One of the things that the show was sort of way ahead on the curve from at the start was just the satire of the big box stores and the homogenization of America, with Megalo-Mart and all that, and frankly, that sort of thing has gotten worse, the type of independent, service-minded person like Hank Hill is pretty much becoming extinct. Has that made it easier or harder to write this character in the show as time has gone on?

Mike Judge: It probably made it easier because there are more things you can-we just did this mega-church episode and stuff like that just becomes more material. So I guess it's made it easier.

When you were starting up the show, was this something that you had noticed Wal-Mart-or what was the genesis of some of the Megalo-Mart stuff?

Mike Judge: I had written into the pilot a scene that was actually inspired by something that happened when I was in Radio Shack, but I had just written, I think I had him in the Home Depot or Megalo-Mart-but I don't know. I'm sorry. You were asking what was the genesis of-?

Yes.

Mike Judge: I don't know. I just was thinking about this guy and what's funny about the world. I guess if you really wanted to dig deep, I guess, going way back, before The Simpsons cartoons were pretty much stuck in the '50s in a weird way. Like any time anybody was at a restaurant it was at a diner, there was never a McDonald's, and there were all these things, and cartoons were just really out of touch with the real world. Actually, everything kind of was, it seems like-and I remember when that movie Do the Right Thing came out I was just kind of thinking, I mean, I don't know much about that world, but it was just kind of interesting to see this dialogue that seemed very real and not inspired by other movies and I remember thinking, someone ought to just do a movie like this about suburban white people with the same kind of realistic dialogue. And The Simpsons started to do that first, when they had what's-his-name at the 7-Eleven, you know-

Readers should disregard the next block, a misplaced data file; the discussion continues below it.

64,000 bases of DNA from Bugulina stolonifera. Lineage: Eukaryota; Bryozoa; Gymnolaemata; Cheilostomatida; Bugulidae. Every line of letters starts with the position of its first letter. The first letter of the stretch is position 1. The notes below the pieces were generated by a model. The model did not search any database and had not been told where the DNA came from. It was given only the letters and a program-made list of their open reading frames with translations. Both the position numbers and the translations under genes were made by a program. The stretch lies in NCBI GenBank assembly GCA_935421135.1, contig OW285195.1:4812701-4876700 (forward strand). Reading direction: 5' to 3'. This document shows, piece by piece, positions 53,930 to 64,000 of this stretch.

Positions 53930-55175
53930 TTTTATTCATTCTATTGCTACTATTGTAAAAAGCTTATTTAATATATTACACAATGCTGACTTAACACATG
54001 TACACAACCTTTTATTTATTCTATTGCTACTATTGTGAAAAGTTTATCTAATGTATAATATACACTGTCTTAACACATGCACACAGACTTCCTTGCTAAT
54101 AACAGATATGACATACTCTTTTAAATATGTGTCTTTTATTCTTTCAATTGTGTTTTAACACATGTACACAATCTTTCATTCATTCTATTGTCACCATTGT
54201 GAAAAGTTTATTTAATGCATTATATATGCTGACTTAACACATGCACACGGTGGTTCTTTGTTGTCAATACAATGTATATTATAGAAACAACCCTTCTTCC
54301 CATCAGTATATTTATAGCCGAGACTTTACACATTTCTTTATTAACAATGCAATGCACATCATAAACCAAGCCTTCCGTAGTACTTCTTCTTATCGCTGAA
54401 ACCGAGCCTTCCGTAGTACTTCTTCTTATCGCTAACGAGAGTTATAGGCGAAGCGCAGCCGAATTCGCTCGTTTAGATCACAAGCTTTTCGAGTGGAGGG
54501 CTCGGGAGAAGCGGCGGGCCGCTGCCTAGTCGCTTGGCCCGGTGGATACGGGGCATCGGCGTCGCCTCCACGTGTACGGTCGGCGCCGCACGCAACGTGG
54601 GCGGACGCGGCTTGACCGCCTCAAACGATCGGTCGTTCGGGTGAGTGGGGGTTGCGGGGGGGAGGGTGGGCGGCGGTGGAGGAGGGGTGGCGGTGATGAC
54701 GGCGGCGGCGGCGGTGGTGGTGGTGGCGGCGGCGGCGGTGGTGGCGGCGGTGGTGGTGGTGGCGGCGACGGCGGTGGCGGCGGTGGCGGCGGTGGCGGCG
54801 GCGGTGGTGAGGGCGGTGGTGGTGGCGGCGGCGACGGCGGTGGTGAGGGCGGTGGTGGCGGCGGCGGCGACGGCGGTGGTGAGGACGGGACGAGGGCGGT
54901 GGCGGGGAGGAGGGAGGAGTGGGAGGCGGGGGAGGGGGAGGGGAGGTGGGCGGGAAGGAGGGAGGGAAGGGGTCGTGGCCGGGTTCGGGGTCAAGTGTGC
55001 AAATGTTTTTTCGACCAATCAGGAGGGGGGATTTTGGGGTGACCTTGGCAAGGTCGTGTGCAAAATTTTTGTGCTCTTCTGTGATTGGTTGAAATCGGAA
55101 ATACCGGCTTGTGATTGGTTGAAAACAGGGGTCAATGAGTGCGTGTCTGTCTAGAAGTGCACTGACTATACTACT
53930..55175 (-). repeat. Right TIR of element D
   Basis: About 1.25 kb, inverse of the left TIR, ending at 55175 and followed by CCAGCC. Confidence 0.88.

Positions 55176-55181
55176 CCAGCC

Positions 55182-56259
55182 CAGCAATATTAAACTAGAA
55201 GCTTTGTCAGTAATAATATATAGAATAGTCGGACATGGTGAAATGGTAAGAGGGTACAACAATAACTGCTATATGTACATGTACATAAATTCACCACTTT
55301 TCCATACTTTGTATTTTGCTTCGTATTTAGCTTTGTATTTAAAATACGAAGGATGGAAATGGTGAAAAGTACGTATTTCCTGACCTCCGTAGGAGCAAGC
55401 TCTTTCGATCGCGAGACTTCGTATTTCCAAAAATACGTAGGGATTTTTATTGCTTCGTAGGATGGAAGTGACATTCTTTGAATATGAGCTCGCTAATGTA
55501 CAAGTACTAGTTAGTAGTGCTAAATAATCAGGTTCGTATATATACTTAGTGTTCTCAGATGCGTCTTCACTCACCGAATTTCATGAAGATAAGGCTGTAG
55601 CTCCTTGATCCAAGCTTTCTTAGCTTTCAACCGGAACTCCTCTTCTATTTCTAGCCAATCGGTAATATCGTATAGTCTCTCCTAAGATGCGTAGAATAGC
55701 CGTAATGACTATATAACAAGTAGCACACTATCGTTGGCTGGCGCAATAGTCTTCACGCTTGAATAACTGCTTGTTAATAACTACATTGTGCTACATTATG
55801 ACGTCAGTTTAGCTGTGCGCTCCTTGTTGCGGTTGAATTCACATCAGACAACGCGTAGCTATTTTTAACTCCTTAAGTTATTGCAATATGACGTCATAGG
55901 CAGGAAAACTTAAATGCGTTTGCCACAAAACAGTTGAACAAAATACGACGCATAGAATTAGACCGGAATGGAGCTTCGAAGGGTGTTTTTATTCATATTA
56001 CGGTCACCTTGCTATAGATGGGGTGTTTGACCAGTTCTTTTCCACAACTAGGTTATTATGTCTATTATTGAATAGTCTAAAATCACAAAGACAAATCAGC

That was one of those first little touches that everyone said, oh, my God that's really funny. So I don't know, when I was first writing the pilot I was just really thinking about the neighborhood I lived in in Dallas and what I did day-to-day; I would go to Home Depot all the time and work on my fence. So it's really just kind of trying to just look to real life for inspiration as much as possible instead of other TV and movie characters.

I wouldn't have envisioned you as a fan of American Idol, so I wonder if I can ask you, number one, who do you think should win, or has that person already been eliminated, and how about a little judge critiquing from you about whether Paula makes you hold your ears, or whether Simon does, or what.

Mike Judge: I started watching it because my daughters were obsessed with it and then I quickly became obsessed with it. This season what hooked me, I actually thought Paris Bennett, when she did that a cappella version of "Take Five" it kind of blew me away. I thought, I would buy a CD of this, even just a cappella, and that kind of hooked me in. I guess I thought she was the most interesting singer when she was doing the right kind of song; when she was doing the wrong kind of song it didn't work. And I haven't seen every single one, but I think they've got a good thing going. I think the judges have good chemistry. They milk it out a little too much, but I think they've found the exact amount of milking out that people are willing to put up with to maximize the ratings. I don't know, I don't have probably much interesting to say about it that hasn't already been said by a million other people. But I do watch it.